Use of the 15D

Ways of using the 15D

The instrument can be used for

  • assessing effectiveness and efficiency (cost-effectiveness/utility) of health care programmes and technologies

  • measuring and monitoring health status and HRQoL of patients and population groups, and whole populations

  • improving medical decision making by

    • identifying health problems of individual patients (use as a diagnostic tool) and

    • following-up their health status and HRQoL in a standard way as a part of medical records

  • setting output objectives for hospitals/clinics/wards and measuring their output

  • standardising patient-mix when comparing and analysing the productivity of hospitals/clinics/wards

The 15D instrument is recommended by the Washington Panel (Gold M et al. (eds.) Cost-effectiveness in health and medicine. Oxford University Press, New York and Oxford 1996).

Use as a profile instrument

When a person fills in the 15D questionnaire, the result is a 15-dimensional description of her/his health status. It shows the position of the person on the levels of each of the 15 dimensions of health. This is referred to as the 15D profile.

Similarly, a 15D profile for a group of persons (patients, population) can be constructed from the average position of the group on the levels of each of the 15 dimensions. It is recommended that the profiles are constructed on a 0-1 scale by using the variables, where the original ordinal numbers of the levels (1-5) have been replaced by level values produced by the valuation system.

Diseases/conditions/health problems studied

Drug evaluations:

  1. Breast cancer (tamoxifen vs. toremifen)
  2. Depression (fluoxetine vs. moclobemide, fluoxetine vs. dothiepine)
  3. Seasonal affective disorder (fluoxetine vs. moclobemide)
  4. Restenosis prevention after PTCA
  5. Osteoporosis (alendronate)
  6. A gastro-intestinal disorder (three drugs)
  7. Parkinson’s disease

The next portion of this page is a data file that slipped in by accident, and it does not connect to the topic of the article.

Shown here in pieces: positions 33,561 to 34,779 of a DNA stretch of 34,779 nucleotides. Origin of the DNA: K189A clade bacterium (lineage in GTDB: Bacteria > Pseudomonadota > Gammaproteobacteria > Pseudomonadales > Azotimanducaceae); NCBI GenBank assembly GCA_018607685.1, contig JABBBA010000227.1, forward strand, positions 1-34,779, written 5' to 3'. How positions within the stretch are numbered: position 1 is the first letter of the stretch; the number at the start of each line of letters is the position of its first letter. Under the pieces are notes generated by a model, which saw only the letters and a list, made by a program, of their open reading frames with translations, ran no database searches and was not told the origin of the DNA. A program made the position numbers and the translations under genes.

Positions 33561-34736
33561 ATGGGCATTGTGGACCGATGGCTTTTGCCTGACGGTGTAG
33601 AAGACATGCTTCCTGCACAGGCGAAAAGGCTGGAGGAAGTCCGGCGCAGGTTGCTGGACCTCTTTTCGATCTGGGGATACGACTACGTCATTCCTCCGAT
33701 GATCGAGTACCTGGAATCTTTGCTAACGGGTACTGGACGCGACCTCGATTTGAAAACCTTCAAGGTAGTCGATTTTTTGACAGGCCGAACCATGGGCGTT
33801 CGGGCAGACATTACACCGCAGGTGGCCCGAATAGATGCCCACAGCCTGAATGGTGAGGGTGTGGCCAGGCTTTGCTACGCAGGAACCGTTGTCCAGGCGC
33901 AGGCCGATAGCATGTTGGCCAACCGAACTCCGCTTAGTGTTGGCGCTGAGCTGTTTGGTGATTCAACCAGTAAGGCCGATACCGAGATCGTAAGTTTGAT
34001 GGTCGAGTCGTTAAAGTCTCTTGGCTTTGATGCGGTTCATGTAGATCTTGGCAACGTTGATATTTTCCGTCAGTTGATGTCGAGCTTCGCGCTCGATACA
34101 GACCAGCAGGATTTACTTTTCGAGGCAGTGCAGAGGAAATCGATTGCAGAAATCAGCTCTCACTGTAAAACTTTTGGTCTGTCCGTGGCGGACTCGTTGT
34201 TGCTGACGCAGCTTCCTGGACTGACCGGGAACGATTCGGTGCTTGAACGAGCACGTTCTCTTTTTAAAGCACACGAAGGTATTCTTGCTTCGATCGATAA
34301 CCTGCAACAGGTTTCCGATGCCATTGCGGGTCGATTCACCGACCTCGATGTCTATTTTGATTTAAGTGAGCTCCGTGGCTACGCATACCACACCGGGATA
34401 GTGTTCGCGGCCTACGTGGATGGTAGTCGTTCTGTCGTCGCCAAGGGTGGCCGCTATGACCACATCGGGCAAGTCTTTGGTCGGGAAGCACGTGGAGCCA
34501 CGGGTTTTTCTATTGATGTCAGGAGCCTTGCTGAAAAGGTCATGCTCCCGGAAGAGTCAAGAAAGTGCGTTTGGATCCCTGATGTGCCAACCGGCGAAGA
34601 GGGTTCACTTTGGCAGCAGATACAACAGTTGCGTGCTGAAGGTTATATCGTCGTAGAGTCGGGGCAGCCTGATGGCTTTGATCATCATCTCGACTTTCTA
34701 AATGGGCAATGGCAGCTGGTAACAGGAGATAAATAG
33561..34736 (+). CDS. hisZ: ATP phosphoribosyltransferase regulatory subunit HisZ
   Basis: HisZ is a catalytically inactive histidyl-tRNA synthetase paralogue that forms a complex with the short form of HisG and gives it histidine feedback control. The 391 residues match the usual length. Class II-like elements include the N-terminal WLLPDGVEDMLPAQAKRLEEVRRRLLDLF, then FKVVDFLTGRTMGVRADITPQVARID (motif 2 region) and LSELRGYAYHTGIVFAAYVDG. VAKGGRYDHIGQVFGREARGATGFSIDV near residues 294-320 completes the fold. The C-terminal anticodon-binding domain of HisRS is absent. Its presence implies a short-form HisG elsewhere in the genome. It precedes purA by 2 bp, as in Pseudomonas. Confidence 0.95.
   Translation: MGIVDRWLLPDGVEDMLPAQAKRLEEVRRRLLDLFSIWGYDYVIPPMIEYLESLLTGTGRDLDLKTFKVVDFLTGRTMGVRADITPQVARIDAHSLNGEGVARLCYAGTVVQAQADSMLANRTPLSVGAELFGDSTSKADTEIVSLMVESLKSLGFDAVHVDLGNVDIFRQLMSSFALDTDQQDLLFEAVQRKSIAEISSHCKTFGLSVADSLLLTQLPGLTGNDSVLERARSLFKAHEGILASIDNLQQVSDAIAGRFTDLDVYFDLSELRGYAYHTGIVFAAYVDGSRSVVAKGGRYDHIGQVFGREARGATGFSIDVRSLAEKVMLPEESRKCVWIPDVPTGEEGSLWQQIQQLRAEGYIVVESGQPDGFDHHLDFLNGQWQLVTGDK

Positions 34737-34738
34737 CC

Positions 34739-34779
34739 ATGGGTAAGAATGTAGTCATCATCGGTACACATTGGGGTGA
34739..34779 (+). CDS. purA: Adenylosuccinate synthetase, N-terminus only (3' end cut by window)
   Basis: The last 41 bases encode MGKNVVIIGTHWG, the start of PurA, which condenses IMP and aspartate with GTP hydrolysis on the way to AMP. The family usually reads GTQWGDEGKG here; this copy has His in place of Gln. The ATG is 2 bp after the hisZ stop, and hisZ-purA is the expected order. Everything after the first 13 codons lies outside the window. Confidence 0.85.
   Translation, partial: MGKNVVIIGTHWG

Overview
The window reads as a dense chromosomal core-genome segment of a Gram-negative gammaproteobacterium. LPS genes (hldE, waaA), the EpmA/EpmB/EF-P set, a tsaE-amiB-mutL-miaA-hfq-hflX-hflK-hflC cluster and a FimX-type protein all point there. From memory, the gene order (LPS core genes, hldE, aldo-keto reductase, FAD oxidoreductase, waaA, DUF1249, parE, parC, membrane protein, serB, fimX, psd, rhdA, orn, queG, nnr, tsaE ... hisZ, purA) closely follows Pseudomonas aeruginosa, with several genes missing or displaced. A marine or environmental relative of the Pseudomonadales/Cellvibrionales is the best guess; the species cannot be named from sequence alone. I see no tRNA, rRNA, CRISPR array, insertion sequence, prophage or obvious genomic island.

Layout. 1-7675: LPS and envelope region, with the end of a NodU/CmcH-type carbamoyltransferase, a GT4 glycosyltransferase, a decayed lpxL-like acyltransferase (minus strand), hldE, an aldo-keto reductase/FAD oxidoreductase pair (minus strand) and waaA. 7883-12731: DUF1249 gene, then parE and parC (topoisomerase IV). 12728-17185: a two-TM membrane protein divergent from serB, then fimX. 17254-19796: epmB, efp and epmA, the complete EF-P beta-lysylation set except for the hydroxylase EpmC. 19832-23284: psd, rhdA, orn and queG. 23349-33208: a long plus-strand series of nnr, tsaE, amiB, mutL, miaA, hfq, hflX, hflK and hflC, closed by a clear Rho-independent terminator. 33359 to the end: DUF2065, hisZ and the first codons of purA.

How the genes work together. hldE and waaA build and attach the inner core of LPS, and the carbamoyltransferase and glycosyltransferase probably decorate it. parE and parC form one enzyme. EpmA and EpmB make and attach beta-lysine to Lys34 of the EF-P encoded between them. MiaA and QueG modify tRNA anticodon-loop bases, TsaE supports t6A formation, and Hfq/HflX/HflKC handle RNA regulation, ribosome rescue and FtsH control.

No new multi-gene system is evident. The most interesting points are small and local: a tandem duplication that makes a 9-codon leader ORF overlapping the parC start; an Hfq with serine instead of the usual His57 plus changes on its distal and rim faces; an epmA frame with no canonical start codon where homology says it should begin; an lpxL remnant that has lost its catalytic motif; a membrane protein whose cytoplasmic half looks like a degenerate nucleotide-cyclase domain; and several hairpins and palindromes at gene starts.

8. Chronic obstructive lung disease (COPD)
  9. Early rheumatoid arthritis (single drug treatment vs. 4-drug combination)
  10. Healthy postmenopausal women (hormone replacement therapy)
  11. Schizophrenia
  12. Psoriasis
  13. MS disease (interferon vs. not)


  1. Coronary artery disease (CABG, re-CABG, PTCA, conservative treatment).
  2. Knee and hip replacements
  3. Hip fracture
  4. Epilepsy (surgery vs. no surgery).
  5. Lumbar spinal stenosis (surgery vs. conservative treatment)
  6. Hallux valgus (surgery vs. conservative treatment)
  7. Herniated lumbar disc (surgery vs. conservative treatment)
  8. Adolescent idiopathic scoliosis (Harrington instrumentation)
  9. Varicose veins
  10. Gastrointestinal surgery
  11. Hernia
  12. Neurosurgery (several diagnoses)
  13. Esophageal cancer (surgery vs. palliative)
  14. Brain tumor
  15. Blood vessel surgery
  16. Breast cancer and reconstruction
  17. Breast reduction
  18. Lung cancer
  19. Severe obesity
  20. Hysterectomy
  21. Prostata hyperplasia
  22. Prostate cancer
  23. Bladder cancer
  24. Renal cancer
  25. Venuous leg ulcers (surgery vs. compression)
  26. Silicon implants
  27. Cataract
  28. Cochlear implant
  29. Incontinence (surgery vs. physiotherapy)
  30. Pneumonectomy


  1. Coronary artery disease (CAD) patients (rehabilitation)
  2. Employed people with reduced ability to work (vocationally oriented medical rehabilitation)